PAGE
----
In 1999 the tennis player famously had sex with Russian model Angela Ermakova in London’s Nobu restaurant while his then-wife, German-American fashion designer Barbara Feltus, was pregnant with their second child.

It was initially claimed that the impromptu encounter occurred in the popular eatery’s broom cupboard, but Boris later clarified that the one night stand – which controversially resulted in the birth of his third child Anna – actually took place in a stairwell.

“[The model] looked directly at me, the look of the hunter that said, ‘I want you,’” he wrote in his Stay A Moment Longer autobiography. “There she was again, walking twice past the bar. And again this look. A little while later she left her table for the toilet. I followed behind... Five minutes small talk and then straight away into the nearest possible place and down to business.”

In 2003 the athlete opened up about the situation in his autobiography, Boris Becker’s Wimbledon, revealing he still harbours regrets because it ruined his marriage to Feltus and thrust his daughter into the media frenzy. He wrote: “I was embarrassed and very sad about how it happened, and about the way it broke up my family. It left Anna’s mother and me having to set about being parents without any relationship of our own to fall back on.” He added: “I’m now at a place with her and her mother that’s very comfortable, peaceful and family-like.”

The tennis star was ordered to pay a one-off sum of £2 million in maintenance to Ermakova. Meanwhile, the ensuing divorce cost Boris £11 million in cash, as well as his main family home in Miami and £2 million in court fees.

Becker also shares two sons with his first wife Feltus: artist Noah Gabriel Becker, 28, and model Elias Gabriel Becker, 22, who Tatler named one of Britain’s most eligible people in 2021. In 2009 he wed Dutch model Lily Sharlely Becker-Kerssenberg who he shares a son Amadeus, 11, with. The two separated in 2018 after nine years of marriage, with Becker now dating political risk analyst Lilian de Carvalho Monteiro who’s believed to be in her forties.

Boris Becker arrives at Southwark Crown Court (Kirsty O’Connor/PA) (PA Wire)
Boris Becker arrives at Southwark Crown Court (Kirsty O’Connor/PA) (PA Wire)

From Centre Court to Crown Court

In June 2017 Becker was declared bankrupt. The tennis ace had an unpaid loan of more than £3m on his home in Mallorca. Under the terms of the bankruptcy order, he was bound to provide full disclosure of assets.

This month, Becker was convicted under the Insolvency Act of concealing more than £2.5m from his bankruptcy trustees. He was found guilty of four charges and acquitted on twenty further counts. Becker hid his stake in a property in Germany as well as shares in a tech company, and transferred £360,000 (€426,930) to others including his ex-wife Barbara and his estranged wife Sharlely “Lilly” Becker.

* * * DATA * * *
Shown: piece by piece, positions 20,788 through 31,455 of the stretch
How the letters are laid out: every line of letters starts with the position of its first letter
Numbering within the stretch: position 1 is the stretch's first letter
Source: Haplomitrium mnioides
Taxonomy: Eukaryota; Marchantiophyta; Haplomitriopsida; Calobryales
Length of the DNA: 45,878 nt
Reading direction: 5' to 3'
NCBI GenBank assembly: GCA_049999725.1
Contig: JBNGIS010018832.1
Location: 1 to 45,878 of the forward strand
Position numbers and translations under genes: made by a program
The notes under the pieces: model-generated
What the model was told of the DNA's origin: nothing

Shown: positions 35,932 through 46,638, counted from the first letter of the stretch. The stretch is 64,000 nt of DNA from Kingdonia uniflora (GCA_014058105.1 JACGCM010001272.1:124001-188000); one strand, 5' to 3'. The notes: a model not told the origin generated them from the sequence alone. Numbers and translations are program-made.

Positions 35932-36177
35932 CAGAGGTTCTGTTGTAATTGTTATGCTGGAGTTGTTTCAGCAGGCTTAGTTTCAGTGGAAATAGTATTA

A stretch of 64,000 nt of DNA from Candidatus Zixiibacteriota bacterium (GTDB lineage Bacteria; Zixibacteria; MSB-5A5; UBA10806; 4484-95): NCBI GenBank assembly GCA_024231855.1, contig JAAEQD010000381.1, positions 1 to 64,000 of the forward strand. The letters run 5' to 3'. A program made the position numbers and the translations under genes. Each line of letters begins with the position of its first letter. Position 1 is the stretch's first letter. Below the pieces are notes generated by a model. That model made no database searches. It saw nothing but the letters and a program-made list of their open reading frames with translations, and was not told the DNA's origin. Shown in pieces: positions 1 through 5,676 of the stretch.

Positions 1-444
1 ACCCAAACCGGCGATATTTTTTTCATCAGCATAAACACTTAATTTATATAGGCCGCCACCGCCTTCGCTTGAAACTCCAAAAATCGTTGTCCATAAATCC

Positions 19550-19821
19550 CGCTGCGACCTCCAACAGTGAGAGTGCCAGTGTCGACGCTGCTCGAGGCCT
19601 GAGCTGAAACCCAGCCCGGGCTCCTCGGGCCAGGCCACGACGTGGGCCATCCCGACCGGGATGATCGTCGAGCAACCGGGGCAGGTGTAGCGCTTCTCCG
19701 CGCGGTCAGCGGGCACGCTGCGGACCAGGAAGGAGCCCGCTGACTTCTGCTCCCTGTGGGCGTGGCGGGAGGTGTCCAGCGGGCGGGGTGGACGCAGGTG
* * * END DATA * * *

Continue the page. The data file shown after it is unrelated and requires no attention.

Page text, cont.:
Becker, now 54, told Southwark Crown Court that his £38 million fortune had been obliterated by a divorce, child maintenance and “expensive lifestyle commitments”.

The jury was reminded about Becker’s 2002 conviction in Germany for tax evasion and attempted tax evasion after living in the country while officially a resident of Monaco – with the prosecution saying it suggested a “propensity” for being dishonest and hiding information from authorities.

At sentencing, Jonathan Laidlaw QC described his client’s “desperate financial straits”. “This defendant has now lost literally everything. He has already paid an extremely heavy price for his mishandling of his financial affairs but also as a result of his offending.

“He will lose any interest in any other property or assets he has. Boris Becker has literally nothing and there is also nothing to show for the most glittering of sporting careers. That is nothing short of tragedy.

“It is not only a fall from grace, but the most public of humiliations of this manner. His degree of suffering - and it will continue - is punishment no other bankrupt in this country is ever likely to experience.

“He does not have a future. These proceedings have destroyed his career, they have destroyed any future prospect of him earning an income. He will not be able to find work and he will have to rely on the charity of others if he is to survive.”

Judge Deborah Taylor wasn’t swayed, saying: “While I accept your humiliation as part of the proceedings, there has been no humility.”